There’s more to your roof than just the shingles. And regular upkeep is essential for long-term roof health. Today, we talked with Sam Amstill, Vice President of Amstill Roofing, and learned about how often you should have your roof inspected, and everything you need to know about hiring a reputable contractor.
What do you wish homeowners did differently in regards to their roofing?
I wish homeowners took care of their roofs just like they took care of their cars. When you have a car, you know you have to service it and get regular oil changes. A lot of homeowners install a roof and they think that they’re good for the next 20 years without upkeep. But when issues arise—especially leaks—they are things that could have been fixed with just a tuneup or preventative maintenance package that most, if not all, roofing companies would offer. A new roof replacement is the second most expensive investment after the foundation of the home, and there’s more to a roof than just the shingles (like many homeowners seem to think), which is why maintenance is very important.
How often, at the very least, should a homeowner have someone come out and inspect the roof?
You shouldn’t have to worry about it until year 5, and maybe after that just every few years. Some roofing companies offer to come out every year which is fine, but it’s not really needed. A safe bet is to have your roof inspected at year 5, then 10, and then 15.
What’s the most frequent type of repair you see?
We do a lot of repairs for other roofing companies that, years later, don’t come back to service their clients, and the most frequent thing we see is called a 3-in-1. It’s a rubber-based pipe jack, and it sleeves onto the PVC pipes that vent the gases from the home. But the problem with those rubber sleeves is that some roofers will sell to a homeowner and say “this is a better product; the squirrels can’t chew on them, etc.” But the fact is that it’s the cheapest thing you can use for a pipe jack, and it’s almost guaranteed to crack out within 8-10 years. And they commonly leak all the time, so anywhere from 5-10 years after they’ve been installed, we have to take them out, put lead jacks in, and remove and replace or seal them up. Plus, they expand and contract so much with the weather, and especially (here) in Texas with the heat, they crack out very easily.
What’s a better form of protection than the rubber sleeve?
Some people aren’t fond of lead, but it’s been around for 152 years, and it’s been a proven system. We recommend the lead, but if there’s a heavy infestation of squirrels in the neighborhood, we recommend they upgrade to a “bullet boot” which is a newer product that’s made up of a flat-grade roof material that’s squirrel proof. They can’t chew through it, and there’s a built-in screen on the top so that no debris can get in and clog up the pipe.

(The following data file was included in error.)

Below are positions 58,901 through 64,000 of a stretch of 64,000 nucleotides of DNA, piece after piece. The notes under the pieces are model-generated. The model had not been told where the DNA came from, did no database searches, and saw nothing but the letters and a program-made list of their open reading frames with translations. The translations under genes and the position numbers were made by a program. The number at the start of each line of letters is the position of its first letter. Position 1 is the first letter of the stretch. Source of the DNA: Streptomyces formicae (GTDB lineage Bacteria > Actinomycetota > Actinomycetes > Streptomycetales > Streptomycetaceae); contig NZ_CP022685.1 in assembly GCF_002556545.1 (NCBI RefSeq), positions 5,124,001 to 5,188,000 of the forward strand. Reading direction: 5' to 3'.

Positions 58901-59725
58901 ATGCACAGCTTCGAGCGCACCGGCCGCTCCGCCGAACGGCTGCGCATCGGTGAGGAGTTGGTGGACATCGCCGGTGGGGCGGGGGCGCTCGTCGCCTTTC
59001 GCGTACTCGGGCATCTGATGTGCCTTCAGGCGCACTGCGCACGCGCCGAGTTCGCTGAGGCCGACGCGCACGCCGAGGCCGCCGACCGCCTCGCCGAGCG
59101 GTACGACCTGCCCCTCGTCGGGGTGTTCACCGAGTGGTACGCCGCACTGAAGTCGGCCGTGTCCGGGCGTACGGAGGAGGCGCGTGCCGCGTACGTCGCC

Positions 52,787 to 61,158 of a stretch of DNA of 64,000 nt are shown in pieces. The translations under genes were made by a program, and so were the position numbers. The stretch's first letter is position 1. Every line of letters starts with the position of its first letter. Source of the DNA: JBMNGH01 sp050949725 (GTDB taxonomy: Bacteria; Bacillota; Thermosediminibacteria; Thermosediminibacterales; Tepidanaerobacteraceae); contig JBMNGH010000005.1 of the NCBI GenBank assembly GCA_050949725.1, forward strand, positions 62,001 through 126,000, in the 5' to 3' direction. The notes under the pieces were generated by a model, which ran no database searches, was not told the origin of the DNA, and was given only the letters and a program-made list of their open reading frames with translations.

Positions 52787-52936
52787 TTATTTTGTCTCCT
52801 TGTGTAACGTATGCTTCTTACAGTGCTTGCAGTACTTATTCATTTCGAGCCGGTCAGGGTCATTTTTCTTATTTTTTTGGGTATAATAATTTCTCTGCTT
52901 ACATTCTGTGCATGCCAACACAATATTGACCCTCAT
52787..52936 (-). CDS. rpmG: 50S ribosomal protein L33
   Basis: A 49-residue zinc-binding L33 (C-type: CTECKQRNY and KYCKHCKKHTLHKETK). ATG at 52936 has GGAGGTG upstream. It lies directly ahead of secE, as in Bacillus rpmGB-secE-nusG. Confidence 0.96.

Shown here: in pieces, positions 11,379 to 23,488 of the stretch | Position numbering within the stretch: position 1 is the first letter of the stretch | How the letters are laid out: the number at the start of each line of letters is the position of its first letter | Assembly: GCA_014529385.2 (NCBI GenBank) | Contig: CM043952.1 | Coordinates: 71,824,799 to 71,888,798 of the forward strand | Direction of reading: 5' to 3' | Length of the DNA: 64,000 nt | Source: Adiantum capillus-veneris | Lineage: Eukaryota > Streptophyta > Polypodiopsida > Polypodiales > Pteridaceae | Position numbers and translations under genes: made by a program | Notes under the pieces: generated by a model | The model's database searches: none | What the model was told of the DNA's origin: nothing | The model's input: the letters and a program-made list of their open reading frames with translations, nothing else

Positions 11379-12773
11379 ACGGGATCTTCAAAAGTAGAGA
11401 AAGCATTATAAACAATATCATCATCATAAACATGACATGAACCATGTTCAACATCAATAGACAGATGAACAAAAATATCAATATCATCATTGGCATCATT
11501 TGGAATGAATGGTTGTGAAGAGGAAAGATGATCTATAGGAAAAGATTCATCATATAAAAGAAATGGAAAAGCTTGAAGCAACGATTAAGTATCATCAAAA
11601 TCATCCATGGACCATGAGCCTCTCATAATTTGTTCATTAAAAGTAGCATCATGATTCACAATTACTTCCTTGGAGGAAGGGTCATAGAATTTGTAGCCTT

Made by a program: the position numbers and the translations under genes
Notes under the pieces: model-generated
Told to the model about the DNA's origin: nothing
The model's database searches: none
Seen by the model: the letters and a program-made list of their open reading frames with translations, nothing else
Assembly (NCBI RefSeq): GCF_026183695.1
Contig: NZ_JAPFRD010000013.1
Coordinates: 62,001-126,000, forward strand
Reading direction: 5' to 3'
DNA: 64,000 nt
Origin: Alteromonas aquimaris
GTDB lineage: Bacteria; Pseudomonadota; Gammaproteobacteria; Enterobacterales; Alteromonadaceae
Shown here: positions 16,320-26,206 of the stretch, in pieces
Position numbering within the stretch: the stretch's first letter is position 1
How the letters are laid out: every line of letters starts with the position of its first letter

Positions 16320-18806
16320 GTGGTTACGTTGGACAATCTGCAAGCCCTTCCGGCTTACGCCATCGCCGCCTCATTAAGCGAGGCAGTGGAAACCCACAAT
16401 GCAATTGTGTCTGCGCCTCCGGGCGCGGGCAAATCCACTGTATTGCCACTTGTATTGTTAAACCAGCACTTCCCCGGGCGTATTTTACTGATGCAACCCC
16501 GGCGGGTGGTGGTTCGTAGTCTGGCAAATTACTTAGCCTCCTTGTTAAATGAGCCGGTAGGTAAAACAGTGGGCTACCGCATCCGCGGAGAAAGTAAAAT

How can homeowners find a trustworthy contractor who won’t recommend a bad product or provide shoddy workmanship?
In Texas, there’s no licensing to be a roofer, which makes it very difficult for homeowners because anyone with a pickup truck can do it. Search for a quality roofing contractor who has been around for a long time. A lot of companies will have years of experience, not years in business—and this is a big difference. An established contractor is often locally based and will have a brick and mortar space, not just a P.O. box (a lot of storm chasers do that).
It’s also important to read online reviews on different platforms—not just the ones the company tells you to read, since it’s very easy for roofers to make up reviews. If they have 20-50 great reviews, they’re probably very legitimate. So do your investigation, and make sure they’re part of (and accredited by) the BBB.
Another thing that’s very important is that a lot of roofers don’t have workers’ comp. They might have general liability, which is standard, but workers’ comp protects the homeowner in case one of the contractors were to fall and be injured on the job site (if not, the homeowner would be liable). So even when you receive a copy of their insurance, call their insurance company just to make sure it’s a legit document and active.
Let’s say someone looks good on paper—how can a homeowner tell that contractor’s work is up to snuff?
There are two options. The first is to contact references in the area (homeowners who wouldn’t mind taking a phone call or email). Second, some manufacturers have rigorous certifications—the leading one in the industry now is Certainteed—and only 1% of roofers in the US have their Master Shingle Applicator certification, so this qualification will ensure top-quality work.